NBCU-owned Rotten Tomatoes launches a streaming channel, currently available on The Roku Channel and which will later expand to Peacock and Comcast’s Xumo.
There is no doubt that Rotten Tomatoes is continuing on its path to become something much greater than its Tomatometer movie and television rating scores.
As part of an expansion of its entertainment footprint, Rotten Tomatoes has launched a new over-the-top streaming service on Tuesday, known as The Rotten Tomatoes Channel, which will initially debut on The Roku Channel, a streaming service owned by NBCUniversal’s Fandango. In addition to NBCU’s Peacock platform and Comcast-owned Xumo, the OTT service is also expected to be rolled out to other platforms such as internet pay-TV providers, as well as NBCU’s Peacock platform and Peacock platform.
RT’s first linear video channel will offer a 24-hour schedule of premium programming from Rotten Tomatoes in addition to a series of new and original shows. The programming will be culled from RT’s stable of shows or its own.
It is Fandango’s intention to expand its audience reach with the launch of The Rotten Tomatoes Channel, and at the same time offer new entry points into the entire Fandango ecosystem (i.e., to drive movie tickets and digital sales or rentals) as good reasons for its launch.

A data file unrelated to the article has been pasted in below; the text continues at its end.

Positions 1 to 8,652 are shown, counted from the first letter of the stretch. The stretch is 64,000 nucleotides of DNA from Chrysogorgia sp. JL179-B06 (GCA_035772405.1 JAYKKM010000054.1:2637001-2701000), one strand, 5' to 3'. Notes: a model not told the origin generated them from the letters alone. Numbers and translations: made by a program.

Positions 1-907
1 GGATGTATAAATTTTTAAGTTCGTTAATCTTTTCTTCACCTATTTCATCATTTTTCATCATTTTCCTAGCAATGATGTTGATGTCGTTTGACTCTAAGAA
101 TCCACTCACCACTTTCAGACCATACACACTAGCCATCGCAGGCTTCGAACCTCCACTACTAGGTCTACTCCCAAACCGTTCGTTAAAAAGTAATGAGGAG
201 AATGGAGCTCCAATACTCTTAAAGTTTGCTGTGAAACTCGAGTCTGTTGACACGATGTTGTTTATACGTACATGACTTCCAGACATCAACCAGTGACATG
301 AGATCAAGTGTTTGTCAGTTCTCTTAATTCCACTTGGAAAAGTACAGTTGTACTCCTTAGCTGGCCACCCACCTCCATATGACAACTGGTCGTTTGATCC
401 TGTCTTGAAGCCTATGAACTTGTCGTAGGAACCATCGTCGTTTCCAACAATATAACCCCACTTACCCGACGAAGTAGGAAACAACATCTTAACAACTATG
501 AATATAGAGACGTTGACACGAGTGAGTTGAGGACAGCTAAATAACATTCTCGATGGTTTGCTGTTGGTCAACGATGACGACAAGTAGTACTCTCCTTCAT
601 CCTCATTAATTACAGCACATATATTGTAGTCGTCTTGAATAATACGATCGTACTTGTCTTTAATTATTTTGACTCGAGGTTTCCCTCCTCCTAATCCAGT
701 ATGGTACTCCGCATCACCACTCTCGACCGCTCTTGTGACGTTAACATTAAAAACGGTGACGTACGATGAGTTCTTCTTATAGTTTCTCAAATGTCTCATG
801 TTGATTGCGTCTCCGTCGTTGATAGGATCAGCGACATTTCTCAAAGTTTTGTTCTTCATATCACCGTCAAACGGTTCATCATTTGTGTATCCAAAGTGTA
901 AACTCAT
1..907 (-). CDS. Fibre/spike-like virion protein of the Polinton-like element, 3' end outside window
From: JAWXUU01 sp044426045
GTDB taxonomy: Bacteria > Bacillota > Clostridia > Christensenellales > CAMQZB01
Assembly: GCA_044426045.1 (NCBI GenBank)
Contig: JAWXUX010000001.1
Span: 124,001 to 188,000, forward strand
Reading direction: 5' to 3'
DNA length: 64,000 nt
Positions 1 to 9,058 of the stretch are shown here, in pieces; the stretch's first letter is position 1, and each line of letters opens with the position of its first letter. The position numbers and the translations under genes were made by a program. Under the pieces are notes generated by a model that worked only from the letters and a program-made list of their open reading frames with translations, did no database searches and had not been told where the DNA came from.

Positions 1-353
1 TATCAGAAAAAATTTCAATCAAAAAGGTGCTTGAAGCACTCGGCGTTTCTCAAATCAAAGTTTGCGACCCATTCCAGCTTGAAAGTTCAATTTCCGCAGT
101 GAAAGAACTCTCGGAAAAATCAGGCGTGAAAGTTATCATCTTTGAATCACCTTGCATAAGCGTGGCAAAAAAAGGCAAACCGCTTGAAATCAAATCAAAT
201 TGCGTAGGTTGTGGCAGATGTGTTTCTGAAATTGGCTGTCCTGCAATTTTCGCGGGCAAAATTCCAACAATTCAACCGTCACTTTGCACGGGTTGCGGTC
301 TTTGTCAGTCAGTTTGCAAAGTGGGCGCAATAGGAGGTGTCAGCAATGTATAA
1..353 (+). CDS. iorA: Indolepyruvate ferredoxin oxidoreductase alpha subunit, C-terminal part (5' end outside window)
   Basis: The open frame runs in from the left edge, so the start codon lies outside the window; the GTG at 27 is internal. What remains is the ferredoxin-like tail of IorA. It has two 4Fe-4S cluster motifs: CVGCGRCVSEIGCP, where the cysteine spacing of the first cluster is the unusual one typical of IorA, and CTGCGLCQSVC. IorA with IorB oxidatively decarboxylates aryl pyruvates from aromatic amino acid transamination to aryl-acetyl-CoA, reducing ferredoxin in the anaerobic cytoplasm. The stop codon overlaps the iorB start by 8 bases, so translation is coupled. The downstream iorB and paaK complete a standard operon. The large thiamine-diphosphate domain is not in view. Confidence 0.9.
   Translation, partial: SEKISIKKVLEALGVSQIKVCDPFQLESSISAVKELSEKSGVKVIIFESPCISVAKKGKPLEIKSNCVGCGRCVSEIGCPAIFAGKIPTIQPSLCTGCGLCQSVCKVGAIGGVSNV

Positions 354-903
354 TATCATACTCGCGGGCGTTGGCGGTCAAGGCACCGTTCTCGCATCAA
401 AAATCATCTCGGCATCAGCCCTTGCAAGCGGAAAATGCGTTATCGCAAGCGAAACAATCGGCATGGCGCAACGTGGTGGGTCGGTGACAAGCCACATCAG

The Rotten Tomatoes Channel will feature a number of shows, including “Countdown,” a show that discusses the best upcoming movies and shows based on the Tomatometer and panelists; “The Vault,” and much more. From Rotten Tomatoes archives, you can enjoy a nostalgic look back at interviews, red carpet chats, games, and more; “Trailers Reloaded,” a collection of trailers of the biggest films and shows of the past few decades; and “Rotten Tomatoes Essentials,” which traces back the eras and genres defined by movies, shows, stars and directors.
“Versus” is one of the series that will be in the mix, in which Tomatometer scores, box office data, and other metrics will be used to resolve some of the most famous movie and TV debates ever; “Oral History” will cover films, shows, and franchises from the perspective of the people who made them; and “Aftershow” will discuss some of the most recent movies from the perspective of movie lovers, critics, and industry experts.
There are now more than 3.5 million users on Rotten Tomatoes, a site that aggregates movie reviews, with the company acquiring the service from Warner Bros. in 2016.
Rotten Tomatoes has undergone a series of revisions over the last few years in an attempt to create a more diverse pool of critics that it uses to calculate its scores – under fire for a lack of diversity in the critics it uses.